Syncopa supports wide range of popular DSLRs (Canon EOS, Nikon D), mirrorless (Lumix GH), action cameras (GoPro) and sound recorders (Zoom).
It will work with majority of camcorders and even smartphones.
Drag your footage directly in Syncopa's GUI. Familiar tracks & clips arrangement on a timeline allows you to review and make decisions faster.
Instant video and audio preview by simple click makes it even easier.
Remove orphan, accidental and test footage. Discard outtakes and bloopers, compact your sequence by effective empty space cut-out.
Get XML file, import it to your editing software and you're good to go.
Multicam style editing assumes the ability to switch cameras freely at any moment (just like linear editing in realtime). This requires frame-to-frame accuracy synchronization of all camera angles.
It's OK in case your workflow employs filming equipment, which writes SMPTE timecode. But there are different tasks and different budgets.
What if you are shooting on entry level DSLRs?
You may try audio sync software (Pluraleyes) or using an old good clapboard. But sound is not an option in many cases. Cameras during shooting may be far away from each other, they may be in totally different environments. It might be a quiet event, like florist masterclass.
What if there were no sound at all? What if all cameramen turned cameras on and off randomly and independently? What if there were shot several hundreds of takes?
How in the world can you sync that kind of stuff?
Fortunately, there is still a possibility.
Almost any recording device on the Earth produces media files according to their proper standards, which involves saving the metadata along with actual media information.
What's important for us, this metadata usually contains a timestamp of file creation moment, which means a recording start time and can be used as a sync guideline.
The pros of doing so are obvious:
— you can get the sync capability for virtually any recording device;
— extracting metadata is fast and you get the sequence in seconds.
There are essential cons though:
— metadata accuracy is not enough for frame-to-frame sync, so you still need some post work.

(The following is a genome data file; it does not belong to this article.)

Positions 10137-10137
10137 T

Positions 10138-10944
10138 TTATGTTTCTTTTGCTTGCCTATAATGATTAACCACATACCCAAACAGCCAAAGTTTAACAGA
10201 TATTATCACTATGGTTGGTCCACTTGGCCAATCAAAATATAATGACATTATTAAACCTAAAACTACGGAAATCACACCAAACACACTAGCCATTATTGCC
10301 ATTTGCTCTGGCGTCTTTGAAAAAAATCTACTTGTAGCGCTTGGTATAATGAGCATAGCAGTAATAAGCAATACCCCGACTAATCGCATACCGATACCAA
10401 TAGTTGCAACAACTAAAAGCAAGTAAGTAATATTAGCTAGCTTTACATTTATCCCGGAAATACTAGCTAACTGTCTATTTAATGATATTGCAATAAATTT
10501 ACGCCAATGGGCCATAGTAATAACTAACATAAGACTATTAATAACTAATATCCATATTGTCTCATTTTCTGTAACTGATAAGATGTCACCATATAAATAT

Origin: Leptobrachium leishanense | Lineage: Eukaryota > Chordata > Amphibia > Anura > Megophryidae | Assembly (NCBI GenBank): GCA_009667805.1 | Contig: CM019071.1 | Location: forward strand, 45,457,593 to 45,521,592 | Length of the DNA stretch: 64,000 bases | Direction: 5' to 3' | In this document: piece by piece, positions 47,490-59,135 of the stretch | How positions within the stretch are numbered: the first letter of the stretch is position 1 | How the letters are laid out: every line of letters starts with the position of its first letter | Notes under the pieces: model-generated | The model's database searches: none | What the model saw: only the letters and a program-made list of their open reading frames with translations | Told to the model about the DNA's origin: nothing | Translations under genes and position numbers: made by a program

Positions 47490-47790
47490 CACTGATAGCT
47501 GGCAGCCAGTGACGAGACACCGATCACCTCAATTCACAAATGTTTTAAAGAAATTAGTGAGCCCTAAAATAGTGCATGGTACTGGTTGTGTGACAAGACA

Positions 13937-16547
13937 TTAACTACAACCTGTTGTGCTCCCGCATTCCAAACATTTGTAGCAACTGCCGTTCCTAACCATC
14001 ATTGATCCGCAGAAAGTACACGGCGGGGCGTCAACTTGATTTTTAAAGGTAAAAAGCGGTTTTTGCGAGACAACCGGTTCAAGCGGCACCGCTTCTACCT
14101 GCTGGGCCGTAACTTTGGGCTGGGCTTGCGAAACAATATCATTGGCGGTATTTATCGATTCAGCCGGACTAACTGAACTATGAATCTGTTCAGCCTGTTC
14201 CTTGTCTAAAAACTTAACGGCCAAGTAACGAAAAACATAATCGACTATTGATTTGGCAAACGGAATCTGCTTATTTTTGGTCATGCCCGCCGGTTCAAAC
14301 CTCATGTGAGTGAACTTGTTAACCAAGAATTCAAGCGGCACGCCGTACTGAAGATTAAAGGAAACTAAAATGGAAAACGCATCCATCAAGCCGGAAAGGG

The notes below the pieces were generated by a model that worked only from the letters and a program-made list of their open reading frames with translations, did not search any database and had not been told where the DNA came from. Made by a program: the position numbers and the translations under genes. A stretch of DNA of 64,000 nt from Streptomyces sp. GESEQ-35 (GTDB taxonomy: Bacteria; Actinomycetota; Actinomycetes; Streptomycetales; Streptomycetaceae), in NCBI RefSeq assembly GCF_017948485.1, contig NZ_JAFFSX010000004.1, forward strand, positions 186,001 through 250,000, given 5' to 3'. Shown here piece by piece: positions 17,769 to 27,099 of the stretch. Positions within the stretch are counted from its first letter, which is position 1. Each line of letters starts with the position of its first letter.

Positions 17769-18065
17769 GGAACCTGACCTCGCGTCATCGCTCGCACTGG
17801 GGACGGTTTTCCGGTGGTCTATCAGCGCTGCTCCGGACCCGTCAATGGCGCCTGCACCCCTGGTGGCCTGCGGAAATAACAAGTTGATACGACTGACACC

We are currently working on implementing other options including audio analysis, which hopefully allows us to forget this nightmare.
Watch the sneak peek
The latest version of Syncopa is 1.2. Build 2019 March 19.
1. Import footage from each camera to the individual track in Syncopa. This is important. Other way you may get intersections and unexpected results.
2. Turn the Metadata Switch on. Clips will be arranged in time according to extracted timestamps. Use Fast Preview to see the whole picture and to remove redundant takes.
3. Keep an eye on obvious time shifts (internal camera's time differences). Correct them by sliding tracks. Use the beacons, guide shots and pronounced moments to align tracks together.
4. Cut routine breaks by Remove Holes option. Slider lets you change the threshold of how much time is considered to be a “hole” and gives a visual clue. Scissors button will actually remove the intervals marked red. Video clips stays untouched, audio cuts accordingly by setting In and Out points.
5. Set the project settings according to your workflow (you can change those in NLE, but FPS may affect the accuracy, so set it properly) Get an XML file, save it to a hard drive and import to your editing software.
It is a good idea to set the same internal clock on all your recorders (i.e. for Canons you can use EOS utility — it will automatically sync camera time with computer when connected via USB, or you can do it by hand just by setting equal times and pushing OK button roughly at the same moment).
But this is really optional, because what really matters is the temporal relationship between shots, which stays consistent (of course if you didn't change camera internal time during shooting session).
Even if your cameras have totally different times, like messed up years, you can just slide tracks in Syncopa, bring them to the one starting point, and relative positions still will be correct.
For this reason, even better idea is to make some simultaneous “beacons” or guide shots a couple of times during the shooting session. Just a dummy shots, when all the cameramen start recording by a command (3-2-1 countdown or something). Then, when you synching, you can easily tell the beacons, align them and the rest footage will match together.
Go to Menu → Track → Import Media;
or double click in Track Bin area;
or just drag & drop directly onto track.
Drag with Right Mouse Button.
Hold Alt (Option) key
and drag with Right Mouse Button.
Shift + Left Click;
or just draw a selection area.
Hit 'X' key.
Menu → Edit → Build Waveworms
or hit 'W' key.
Alt + Left Click on Windows;
Option + Left Click on Mac OS.
Use Mouse Wheel to zoom;
Middle Mouse Button to scroll
Q / Alt + Q on Windows;
Q / Option + Q on Mac OS.
Hit 'M' key
Syncopa is created by an amateur in his spare time. The project is driven by personal enthusiasm and the search for affordable solutions for multi-camera shooting problems.
Today we successfully use it in real work projects, so we decided to make it accessible to everyone.
If the program is useful and will save you from a couple of sleepless nights, then any amount of donations will be a great incentive for the author to continue developing.
Synchronization by sound and other experimental features are available for users who have provided support for $20 or more.
In the comments to the translation, specify the e-mail used when registering your account in Syncopa. Then the credits on your balance will be updated within 5 minutes after receipt of payment.